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Proc Natl Acad Sci U S A. 1985 Apr;82(8):2394-8.

Induction of transformation and continuous cell lines from normal human mammary epithelial cells after exposure to benzo[a]pyrene.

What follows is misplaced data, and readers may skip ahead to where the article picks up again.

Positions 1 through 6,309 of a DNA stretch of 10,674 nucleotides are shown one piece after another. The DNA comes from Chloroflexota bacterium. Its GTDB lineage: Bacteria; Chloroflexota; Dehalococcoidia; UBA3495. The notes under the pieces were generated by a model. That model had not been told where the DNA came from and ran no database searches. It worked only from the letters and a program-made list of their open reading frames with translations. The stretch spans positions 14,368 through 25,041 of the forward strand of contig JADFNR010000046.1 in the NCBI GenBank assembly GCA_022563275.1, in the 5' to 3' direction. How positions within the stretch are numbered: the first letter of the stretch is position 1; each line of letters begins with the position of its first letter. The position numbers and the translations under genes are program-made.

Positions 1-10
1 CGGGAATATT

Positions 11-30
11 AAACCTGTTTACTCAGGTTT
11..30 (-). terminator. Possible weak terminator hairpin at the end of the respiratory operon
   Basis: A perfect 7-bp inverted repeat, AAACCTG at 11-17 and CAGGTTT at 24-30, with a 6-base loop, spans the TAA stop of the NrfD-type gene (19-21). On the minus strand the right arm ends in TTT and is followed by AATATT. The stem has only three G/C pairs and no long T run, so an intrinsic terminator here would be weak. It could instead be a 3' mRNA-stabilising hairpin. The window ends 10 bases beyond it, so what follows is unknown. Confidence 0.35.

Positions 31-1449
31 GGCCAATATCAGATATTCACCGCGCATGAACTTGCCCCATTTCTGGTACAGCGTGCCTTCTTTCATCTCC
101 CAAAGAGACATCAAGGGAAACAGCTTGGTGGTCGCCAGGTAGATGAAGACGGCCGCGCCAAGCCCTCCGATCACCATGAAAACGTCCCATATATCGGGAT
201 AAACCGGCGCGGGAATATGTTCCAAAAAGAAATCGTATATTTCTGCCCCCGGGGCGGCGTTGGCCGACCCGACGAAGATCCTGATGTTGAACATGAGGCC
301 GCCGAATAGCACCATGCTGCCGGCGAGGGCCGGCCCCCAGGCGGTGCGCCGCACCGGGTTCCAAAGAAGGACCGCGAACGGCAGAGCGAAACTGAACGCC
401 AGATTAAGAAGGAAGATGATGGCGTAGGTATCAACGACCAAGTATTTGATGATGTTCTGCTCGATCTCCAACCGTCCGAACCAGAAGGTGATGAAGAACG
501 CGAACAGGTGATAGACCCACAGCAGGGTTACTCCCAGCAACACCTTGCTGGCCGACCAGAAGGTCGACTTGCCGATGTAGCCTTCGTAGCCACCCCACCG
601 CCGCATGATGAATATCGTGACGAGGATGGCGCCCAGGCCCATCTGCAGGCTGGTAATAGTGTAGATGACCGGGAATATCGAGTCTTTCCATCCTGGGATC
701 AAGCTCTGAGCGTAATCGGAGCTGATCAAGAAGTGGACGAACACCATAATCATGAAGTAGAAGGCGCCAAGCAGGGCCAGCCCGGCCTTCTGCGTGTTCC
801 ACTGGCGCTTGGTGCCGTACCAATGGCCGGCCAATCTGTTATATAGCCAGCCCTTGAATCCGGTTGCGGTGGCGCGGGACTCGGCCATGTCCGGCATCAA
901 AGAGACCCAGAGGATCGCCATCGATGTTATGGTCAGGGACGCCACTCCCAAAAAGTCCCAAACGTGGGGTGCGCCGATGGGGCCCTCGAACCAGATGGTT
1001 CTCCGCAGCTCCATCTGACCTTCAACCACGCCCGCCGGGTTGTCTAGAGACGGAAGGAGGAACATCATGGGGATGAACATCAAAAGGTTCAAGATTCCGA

Rapidly growing primary cultures of normal human mammary epithelial cells (HMEC) were exposed to 1 microgram of benzo[a]pyrene (B[a]P) per ml for two or three 24-hr periods. The B[a]P-treated populations consistently contained cells displaying a longer period of active growth in culture compared to the untreated control cells. Widespread heterogeneity in morphology and growth patterns was evidenced in these "extended life" (EL) cultures, with multiple sequential changes in these parameters occurring during the course of their life in culture. Two apparently immortal continuous cell lines have thus far emerged from these EL cultures. These lines have been characterized to be of human mammary epithelial origin and derived from the originally treated HMEC specimen. The continuous lines do not appear to be malignantly transformed as they do not cause tumor formation in nude mice and show little or no anchorage-independent growth. Nonetheless, they have acquired several properties characteristic of tumor-derived HMEC, which distinguish them from their normal progenitors. These cell lines, as well as the EL strains, may provide useful substrates for studies to determine what agents can induce further transforming events. Additionally, analysis of the multiple steps occurring in the El cultures, as well as in the emergence of the continuous cell lines, could potentially elucidate the processes occurring during human epithelial cell carcinogenesis and escape from senescence.

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